Loqui evokes a handcrafted Mexican taqueria. Situated in a gentrified industrial area of the city, the restaurant occupies a portion of the ground floor of an old four-storey concrete building that has been converted for office space, restaurants, and bars.
With Loqui as the first tenant, the building provided the design team a blank canvas to work with. The designers inherited concrete floors and ceilings, as well as exposed pipes housing vertical plumbing and mechanical systems for the entire building. They cleaned up unsightly aesthetics by removing some redundant components and strategically erecting walls to conceal others, while maintaining some of the original elements, including the concrete floor.
With an outer shell carefully carved out, the design team planned to replicate some of the materials and visual elements of a typical handcrafted Mexican structure. The focus was on building something rustic that was not ‘overthought or overwrought,’ resulting in material selections that could be found on a construction site, including terra cotta brick, stained oak, olive stucco, and patinated steel.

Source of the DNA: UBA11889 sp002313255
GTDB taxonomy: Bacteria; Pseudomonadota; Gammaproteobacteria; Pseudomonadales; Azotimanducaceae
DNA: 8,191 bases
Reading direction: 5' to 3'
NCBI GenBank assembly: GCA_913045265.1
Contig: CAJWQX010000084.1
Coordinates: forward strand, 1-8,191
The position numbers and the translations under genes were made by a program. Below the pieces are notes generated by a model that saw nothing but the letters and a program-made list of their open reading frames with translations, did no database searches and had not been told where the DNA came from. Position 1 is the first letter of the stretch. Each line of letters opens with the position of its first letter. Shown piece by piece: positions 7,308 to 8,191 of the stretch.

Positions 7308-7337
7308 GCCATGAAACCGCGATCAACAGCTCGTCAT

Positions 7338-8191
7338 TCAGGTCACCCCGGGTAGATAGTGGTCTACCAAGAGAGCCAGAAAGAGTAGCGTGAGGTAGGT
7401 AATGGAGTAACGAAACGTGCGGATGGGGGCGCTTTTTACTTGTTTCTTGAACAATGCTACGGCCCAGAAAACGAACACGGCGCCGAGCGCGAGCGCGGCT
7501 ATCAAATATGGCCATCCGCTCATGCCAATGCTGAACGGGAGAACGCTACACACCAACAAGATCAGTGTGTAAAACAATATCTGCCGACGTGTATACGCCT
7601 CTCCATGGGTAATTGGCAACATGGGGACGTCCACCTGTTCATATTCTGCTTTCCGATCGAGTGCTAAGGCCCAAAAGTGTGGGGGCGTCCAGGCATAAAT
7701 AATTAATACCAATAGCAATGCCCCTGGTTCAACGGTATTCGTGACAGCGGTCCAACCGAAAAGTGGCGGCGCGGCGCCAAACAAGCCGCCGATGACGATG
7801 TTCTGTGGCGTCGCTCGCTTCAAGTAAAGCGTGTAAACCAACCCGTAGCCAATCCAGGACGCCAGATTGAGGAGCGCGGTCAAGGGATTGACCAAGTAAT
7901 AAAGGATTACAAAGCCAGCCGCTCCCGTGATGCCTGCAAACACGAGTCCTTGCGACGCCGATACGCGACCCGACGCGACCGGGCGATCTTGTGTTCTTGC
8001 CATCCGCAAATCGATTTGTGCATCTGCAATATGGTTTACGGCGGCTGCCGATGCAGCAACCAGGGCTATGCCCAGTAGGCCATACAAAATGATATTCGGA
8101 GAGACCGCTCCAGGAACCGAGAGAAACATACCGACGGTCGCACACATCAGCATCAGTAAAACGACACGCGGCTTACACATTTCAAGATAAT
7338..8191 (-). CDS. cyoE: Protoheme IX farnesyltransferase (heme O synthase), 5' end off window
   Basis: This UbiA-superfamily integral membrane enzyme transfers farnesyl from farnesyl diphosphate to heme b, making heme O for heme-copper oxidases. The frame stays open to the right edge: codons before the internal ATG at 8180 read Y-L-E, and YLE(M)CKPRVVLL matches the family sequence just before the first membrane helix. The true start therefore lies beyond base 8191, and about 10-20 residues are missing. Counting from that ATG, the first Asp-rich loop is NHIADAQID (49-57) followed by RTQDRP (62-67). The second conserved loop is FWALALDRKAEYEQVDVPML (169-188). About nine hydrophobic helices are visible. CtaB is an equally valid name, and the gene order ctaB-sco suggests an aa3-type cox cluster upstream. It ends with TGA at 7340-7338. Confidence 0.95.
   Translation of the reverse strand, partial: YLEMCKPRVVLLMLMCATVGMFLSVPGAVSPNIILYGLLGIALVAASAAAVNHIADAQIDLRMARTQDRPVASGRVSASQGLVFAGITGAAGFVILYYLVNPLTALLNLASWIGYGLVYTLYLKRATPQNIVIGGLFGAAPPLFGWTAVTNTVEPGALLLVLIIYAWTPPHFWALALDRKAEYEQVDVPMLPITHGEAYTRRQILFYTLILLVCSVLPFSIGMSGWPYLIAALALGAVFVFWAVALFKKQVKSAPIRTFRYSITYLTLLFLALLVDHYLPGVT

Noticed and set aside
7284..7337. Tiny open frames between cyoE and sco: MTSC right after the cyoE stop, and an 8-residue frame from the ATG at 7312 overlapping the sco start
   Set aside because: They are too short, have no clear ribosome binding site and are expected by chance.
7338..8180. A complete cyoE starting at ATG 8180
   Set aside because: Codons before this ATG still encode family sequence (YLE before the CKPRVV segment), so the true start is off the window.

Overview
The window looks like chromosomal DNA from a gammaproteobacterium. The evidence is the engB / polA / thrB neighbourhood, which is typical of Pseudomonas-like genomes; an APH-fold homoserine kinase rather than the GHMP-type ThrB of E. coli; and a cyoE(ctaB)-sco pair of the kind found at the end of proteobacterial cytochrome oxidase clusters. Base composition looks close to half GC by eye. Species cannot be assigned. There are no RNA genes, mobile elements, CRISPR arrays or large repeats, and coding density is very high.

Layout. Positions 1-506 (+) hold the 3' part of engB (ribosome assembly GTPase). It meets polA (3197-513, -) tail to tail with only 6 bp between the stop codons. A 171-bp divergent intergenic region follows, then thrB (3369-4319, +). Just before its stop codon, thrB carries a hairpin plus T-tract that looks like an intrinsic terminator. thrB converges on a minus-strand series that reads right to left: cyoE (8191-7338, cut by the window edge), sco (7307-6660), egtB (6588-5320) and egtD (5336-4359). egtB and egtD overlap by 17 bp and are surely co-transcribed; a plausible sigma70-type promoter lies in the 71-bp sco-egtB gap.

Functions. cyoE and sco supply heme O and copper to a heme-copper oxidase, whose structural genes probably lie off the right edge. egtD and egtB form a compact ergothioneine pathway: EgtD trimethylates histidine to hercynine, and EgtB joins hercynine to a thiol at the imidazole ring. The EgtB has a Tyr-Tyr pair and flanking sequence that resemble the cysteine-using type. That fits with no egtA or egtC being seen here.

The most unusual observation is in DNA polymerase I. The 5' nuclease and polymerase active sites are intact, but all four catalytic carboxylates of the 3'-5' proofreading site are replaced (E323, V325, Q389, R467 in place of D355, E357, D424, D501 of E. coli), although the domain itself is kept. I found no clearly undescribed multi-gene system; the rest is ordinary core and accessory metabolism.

In approaching the design and connectivity of a kitchen, a service line, a small dining room, and a patio in a recessed rear courtyard, they established continuity by utilizing terra cotta bricks throughout the space. Simple, vertical, and horizontal Cartesian patterns, with embossed bricks, seamlessly wrap the walls, seating, and outdoor area in a unified ambiance.
Beyond the use of terra cotta, the material palette for giving the Loqui design a handcrafted look includes a restroom corridor finished in olive green stucco, and a kitchen backdrop featuring tiles with subtle blue trim. To bring it all to life, the design team chose small, soft cone, semi-flush lighting to add warmth and character to the internal space.